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Patience is a virtue that we expect and appreciate in others, but not one we enjoy aquiring. Patience does not come naturally; it comes with testing and time. In our instantaneous culture, it is a rare jewel. We want results now; we want to start, finish and be done with whatever we are dealing with. Yet, everyone will encounter pain and suffering, and most often there is no quick resolution or solution. We ask some difficult questions: “Why this?” “Why me?” “Why now?” “How could God allow this?” Understanding and accepting God’s sovereignty and that he is with us, is a big step. Then, we must believe that God uses every difficulty for good and he will grow us in and through our trials. If we stay focused on him and persevere, we will be blessed.

Jn 16:33; Js 5:7-12; Job 42:5; 1 Pe 2:19-20

As you know, we count as blessed those who have persevered. You have heard of Job’s perseverance and have seen what the Lord finally brought about. The Lord is full of compassion and mercy. (Js 5:11)

James gives us instructions on how to deal with times of suffering and pain. First he instructs us to be patient and wait for the Lord’s coming. James is referring to the 2nd coming of Jesus Christ at the end of the world, but it can also be noted that Jesus is near waiting to help, comfort and strengthen us now in the midst of our situation. We just need to ask and reach out to him. Next James tells us to stand firm. Don’t waiver or freak out. This is the time when we need to lean on our faith and our fellowship in the church with other believers. Next, James says, “Don’t grumble.” That’s rough since we naturally like to complain, at least most of us do. We will be judged by what we say, so think before you speak. James also commands us, “Don’t swear.” Don’t make a bunch of promises that you won’t keep, such as “I’ll never sin again!” or “I will become a missionary in a distant land.” Also, don’t take God’s name in vain or use sacred terms to back up what you are saying. God is the Judge and he is listening. When we invest in patience, it generates blessing. We aren’t guaranteed an easy or trouble-free life, but we can persevere with God by our side. We level up and mature spiritually when we learn the lessons of patience.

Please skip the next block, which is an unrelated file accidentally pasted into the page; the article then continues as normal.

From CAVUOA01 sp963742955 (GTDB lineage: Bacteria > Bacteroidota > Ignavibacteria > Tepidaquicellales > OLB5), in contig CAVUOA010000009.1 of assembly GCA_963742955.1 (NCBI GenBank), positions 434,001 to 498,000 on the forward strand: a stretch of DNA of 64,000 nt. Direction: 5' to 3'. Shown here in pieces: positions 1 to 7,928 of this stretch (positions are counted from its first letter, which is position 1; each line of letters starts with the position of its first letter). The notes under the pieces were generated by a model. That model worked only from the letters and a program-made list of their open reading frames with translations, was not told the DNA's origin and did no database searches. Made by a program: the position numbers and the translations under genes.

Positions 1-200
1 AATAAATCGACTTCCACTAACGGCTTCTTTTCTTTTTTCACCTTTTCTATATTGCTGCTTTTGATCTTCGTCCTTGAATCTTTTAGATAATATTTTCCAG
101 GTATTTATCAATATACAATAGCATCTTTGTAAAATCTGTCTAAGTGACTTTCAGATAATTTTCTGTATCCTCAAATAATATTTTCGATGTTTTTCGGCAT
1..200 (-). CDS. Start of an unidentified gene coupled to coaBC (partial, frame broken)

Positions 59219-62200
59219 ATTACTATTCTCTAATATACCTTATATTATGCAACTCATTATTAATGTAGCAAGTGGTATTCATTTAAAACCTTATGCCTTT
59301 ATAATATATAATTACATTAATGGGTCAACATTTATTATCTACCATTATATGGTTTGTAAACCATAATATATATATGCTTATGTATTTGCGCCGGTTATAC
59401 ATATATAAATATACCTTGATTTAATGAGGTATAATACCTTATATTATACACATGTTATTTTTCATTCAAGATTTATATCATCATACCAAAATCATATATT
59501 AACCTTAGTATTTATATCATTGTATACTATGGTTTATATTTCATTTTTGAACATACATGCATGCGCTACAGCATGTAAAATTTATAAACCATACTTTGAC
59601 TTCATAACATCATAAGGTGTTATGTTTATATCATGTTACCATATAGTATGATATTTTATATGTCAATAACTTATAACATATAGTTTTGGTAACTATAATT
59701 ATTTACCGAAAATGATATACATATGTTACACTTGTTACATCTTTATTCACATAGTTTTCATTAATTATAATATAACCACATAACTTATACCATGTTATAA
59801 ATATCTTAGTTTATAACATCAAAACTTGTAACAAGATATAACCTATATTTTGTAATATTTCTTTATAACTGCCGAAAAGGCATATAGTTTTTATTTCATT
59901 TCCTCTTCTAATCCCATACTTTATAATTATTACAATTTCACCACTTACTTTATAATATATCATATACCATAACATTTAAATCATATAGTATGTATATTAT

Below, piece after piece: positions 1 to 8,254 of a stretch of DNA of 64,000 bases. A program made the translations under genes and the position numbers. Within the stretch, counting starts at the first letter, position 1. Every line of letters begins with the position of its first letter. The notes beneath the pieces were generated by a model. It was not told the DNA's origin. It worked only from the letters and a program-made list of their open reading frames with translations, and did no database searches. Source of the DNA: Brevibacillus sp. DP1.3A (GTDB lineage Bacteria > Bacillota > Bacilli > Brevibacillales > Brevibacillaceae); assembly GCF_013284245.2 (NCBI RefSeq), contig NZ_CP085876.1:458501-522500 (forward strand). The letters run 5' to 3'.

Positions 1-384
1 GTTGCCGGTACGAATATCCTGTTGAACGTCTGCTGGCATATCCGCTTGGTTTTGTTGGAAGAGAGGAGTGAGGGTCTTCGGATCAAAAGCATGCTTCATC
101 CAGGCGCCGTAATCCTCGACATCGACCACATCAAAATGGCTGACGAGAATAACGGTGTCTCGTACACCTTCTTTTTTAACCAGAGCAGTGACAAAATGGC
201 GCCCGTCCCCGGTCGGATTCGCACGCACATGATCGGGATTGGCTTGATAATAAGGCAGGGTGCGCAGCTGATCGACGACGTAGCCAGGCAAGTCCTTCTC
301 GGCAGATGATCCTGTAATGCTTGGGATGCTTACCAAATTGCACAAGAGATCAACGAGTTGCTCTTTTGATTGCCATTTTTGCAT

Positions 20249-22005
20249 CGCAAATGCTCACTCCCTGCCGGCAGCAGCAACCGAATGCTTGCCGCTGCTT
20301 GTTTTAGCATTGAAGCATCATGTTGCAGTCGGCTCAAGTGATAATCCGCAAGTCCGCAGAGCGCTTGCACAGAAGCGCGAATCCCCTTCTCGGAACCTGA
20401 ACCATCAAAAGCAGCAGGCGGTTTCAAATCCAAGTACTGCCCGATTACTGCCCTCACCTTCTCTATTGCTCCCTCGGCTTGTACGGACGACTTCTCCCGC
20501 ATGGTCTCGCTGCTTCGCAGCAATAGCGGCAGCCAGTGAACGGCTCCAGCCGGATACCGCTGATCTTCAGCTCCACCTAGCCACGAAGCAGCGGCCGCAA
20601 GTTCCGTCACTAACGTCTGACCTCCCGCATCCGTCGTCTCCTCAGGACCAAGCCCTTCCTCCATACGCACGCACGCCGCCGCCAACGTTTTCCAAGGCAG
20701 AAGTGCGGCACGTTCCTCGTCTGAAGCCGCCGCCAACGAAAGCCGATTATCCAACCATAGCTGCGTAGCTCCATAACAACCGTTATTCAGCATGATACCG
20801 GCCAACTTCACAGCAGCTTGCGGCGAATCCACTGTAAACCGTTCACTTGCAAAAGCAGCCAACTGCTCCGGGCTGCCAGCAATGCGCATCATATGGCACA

What is the greatest pain and suffering you have experienced? How did you get through it? How did God build your character? How has your pain or loss equipped you to serve others? Can you think of someone who endured extreme suffering and is an inspiration to you? How do you share Jesus with someone who is going through a tragedy or loss? How does pain bind us to God and to each other? Is empathy prevalent in your life? Why or why not? What are some ways that you have responded out of empathy for another person?

Talk with someone who has experienced pain or suffering (greater in your estimation that anything you have been through). Ask them how they persevered. Find out how they feel now about what they went through. What did they learn? What did they gain?

Father, forgive my short sightedness. Help me to view the pain and suffering of life in light of eternity. Work in me through all my experiences (good and bad) and help me respond with grace, love and patience. It is only by your strength and power that I can persevere. In Jesus Name I pray, Amen.